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Breaking news and features from the WSJ.

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Joined April 2007

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  1. “If anyone in the Netherlands thinks Nexit is a good idea, look at England." Brexit is now an anti-model for challenged EU politicians.

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  2. Populist parties on both the left and right in Europe are pushing back against a long-held EU policy that favors markets and competition over state intervention

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  3. "Pokémon Go" app maker Niantic teams up with Samsung to nab $200 million in fresh capital

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  4. Fossil watches have become ubiquitous in bowl game gift packages. Penn State players know this better than most.

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  5. Arizona Republican Sen. Jon Kyl, who had been appointed to replace the late Sen. John McCain, will resign at the end of the year

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  6. Senators investigating the U.S. Olympic Committee’s response to the gymnastics sexual-abuse scandal say former USOC chief executive Scott Blackmun made false statements to a Senate subcommittee

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  7. The U.S. Navy is launching a top-to-bottom review of cyber vulnerabilities as Chinese hackers have stepped up breaches of Navy contractors

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  8. Companies from Facebook to Mastercard have made share-repurchase announcements recently amid an extended stock-market slide

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  9. Apple's Evolution: Culver City is for Hollywood, Seattle is a machine-learning hub while San Diego and Austin are for chips

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  10. Jack Welch, the larger-than-life former CEO who built the modern GE over his 20 years at the helm, doesn't hide his disdain for his handpicked successor. He isn't sure the powerhouse of his time can be revived.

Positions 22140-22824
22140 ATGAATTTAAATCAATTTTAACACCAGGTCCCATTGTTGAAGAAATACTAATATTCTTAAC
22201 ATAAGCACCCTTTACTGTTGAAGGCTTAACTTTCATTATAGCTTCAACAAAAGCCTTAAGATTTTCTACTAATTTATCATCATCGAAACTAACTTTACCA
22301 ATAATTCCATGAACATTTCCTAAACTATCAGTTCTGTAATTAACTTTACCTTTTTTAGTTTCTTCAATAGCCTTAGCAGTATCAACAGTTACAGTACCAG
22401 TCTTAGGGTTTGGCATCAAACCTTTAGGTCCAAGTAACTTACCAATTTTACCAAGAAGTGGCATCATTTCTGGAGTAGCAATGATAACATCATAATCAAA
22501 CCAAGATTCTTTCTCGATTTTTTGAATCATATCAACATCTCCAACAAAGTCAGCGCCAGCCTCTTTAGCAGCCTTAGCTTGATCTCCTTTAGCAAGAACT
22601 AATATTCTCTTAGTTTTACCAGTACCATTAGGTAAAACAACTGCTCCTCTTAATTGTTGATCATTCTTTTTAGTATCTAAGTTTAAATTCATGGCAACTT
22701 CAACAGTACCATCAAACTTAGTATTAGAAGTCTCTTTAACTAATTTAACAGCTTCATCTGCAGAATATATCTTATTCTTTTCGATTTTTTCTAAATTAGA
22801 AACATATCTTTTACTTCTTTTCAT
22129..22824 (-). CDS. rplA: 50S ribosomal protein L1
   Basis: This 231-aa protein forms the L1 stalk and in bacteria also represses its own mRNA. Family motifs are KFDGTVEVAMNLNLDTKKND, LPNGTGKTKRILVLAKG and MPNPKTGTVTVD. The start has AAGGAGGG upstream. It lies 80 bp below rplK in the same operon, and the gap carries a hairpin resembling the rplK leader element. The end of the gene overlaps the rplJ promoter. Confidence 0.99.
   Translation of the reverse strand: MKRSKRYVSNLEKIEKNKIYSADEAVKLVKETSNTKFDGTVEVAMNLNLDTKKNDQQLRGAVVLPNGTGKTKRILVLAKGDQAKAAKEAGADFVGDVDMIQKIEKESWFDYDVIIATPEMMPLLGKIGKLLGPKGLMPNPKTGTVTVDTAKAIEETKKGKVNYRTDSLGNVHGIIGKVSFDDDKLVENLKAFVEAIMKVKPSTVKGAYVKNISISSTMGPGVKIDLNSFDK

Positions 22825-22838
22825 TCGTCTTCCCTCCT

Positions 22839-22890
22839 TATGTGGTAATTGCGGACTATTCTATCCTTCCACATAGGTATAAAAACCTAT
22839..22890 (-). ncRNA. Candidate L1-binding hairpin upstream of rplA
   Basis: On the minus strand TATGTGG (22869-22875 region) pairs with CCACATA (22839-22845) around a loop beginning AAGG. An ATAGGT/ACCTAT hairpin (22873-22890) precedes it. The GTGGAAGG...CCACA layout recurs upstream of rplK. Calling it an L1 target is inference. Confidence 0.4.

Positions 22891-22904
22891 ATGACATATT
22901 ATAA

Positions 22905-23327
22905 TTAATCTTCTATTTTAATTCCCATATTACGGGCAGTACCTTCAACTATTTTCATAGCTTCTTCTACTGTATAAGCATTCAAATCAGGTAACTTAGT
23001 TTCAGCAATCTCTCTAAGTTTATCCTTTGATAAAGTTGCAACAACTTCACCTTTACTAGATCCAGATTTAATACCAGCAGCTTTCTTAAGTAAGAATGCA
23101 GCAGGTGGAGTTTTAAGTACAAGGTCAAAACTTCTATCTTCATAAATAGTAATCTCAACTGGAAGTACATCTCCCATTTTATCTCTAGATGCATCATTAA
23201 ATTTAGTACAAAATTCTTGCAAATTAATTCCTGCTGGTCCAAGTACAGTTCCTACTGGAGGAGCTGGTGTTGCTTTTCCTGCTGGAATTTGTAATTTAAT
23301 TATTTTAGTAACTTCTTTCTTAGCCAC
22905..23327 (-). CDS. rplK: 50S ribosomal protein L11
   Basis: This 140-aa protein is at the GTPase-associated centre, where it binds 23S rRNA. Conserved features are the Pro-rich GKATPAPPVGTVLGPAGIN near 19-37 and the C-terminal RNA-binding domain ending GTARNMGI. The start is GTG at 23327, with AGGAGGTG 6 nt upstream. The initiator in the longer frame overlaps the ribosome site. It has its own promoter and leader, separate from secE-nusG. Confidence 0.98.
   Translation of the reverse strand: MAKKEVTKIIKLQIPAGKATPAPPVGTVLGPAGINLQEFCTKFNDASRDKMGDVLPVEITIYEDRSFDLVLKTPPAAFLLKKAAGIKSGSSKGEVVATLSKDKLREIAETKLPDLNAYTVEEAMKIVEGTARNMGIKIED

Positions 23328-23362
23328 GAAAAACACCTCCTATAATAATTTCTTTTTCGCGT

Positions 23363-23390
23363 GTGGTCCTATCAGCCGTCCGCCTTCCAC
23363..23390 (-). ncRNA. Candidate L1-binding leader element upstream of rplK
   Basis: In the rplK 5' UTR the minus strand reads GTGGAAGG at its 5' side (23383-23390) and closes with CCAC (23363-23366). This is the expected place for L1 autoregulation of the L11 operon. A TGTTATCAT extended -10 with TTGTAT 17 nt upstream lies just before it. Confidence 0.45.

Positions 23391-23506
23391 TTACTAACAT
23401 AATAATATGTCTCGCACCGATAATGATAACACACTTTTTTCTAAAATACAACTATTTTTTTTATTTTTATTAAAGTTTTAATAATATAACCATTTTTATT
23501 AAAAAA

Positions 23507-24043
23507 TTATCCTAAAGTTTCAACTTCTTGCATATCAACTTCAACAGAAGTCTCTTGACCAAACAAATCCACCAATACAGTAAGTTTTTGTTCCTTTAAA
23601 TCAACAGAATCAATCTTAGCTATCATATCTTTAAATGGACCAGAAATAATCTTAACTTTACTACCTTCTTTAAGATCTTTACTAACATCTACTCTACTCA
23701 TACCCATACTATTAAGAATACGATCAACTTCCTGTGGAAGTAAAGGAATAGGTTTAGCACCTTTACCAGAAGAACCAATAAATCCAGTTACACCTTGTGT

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  11. $100 worth of GE stock bought in the beginning of 1980 would have been worth $10,670.59 at its peak on Aug. 28, 2000. As of yesterday, it was worth $2,269.51.

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  12. More accountant than salesman, Immelt’s replacement, John Flannery, quickly became known for his brooding. He could get flustered in high-pressure situations, and GE's stock price dropped anytime he opened his mouth.

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  13. Its CEO of 16 years, Jeff Immelt, was so confident in GE's managerial excellence that he projected optimism about the company's future that didn't always match reality

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  14. In the late '90s, GE was the most valuable company in the U.S., worth nearly $600 billion. Its finance arm once rivaled the biggest banks in the country, competing with Wall Street for the brightest MBAs and employing hundreds of bankers.

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  15. A stock that sank when its executives spoke. A hard-nosed CFO reduced to tears. General Electric's leaders thought they could fix any company in any industry, until they ran into a problem they couldn't solve: Themselves.

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  16. From hurricanes to Spotify to self-driving cars, here are the WSJ's best visual stories of the year

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  17. Supernovas like Drake, Post Malone and The Weeknd are burning brighter than ever. But as a consequence, fewer leading artists get to see their names on Billboard's Hot 100 chart.

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  18. Decades of financial integration between the U.K. and EU could come undone overnight—and banks are scrambling to prepare

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  19. Michael Cohen says Trump directed him on hush money payments and was "very concerned" about how affair allegations would affect his 2016 campaign

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  20. Across Europe, there's a growing pushback against an EU economic orthodoxy that favors markets and competition over state intervention

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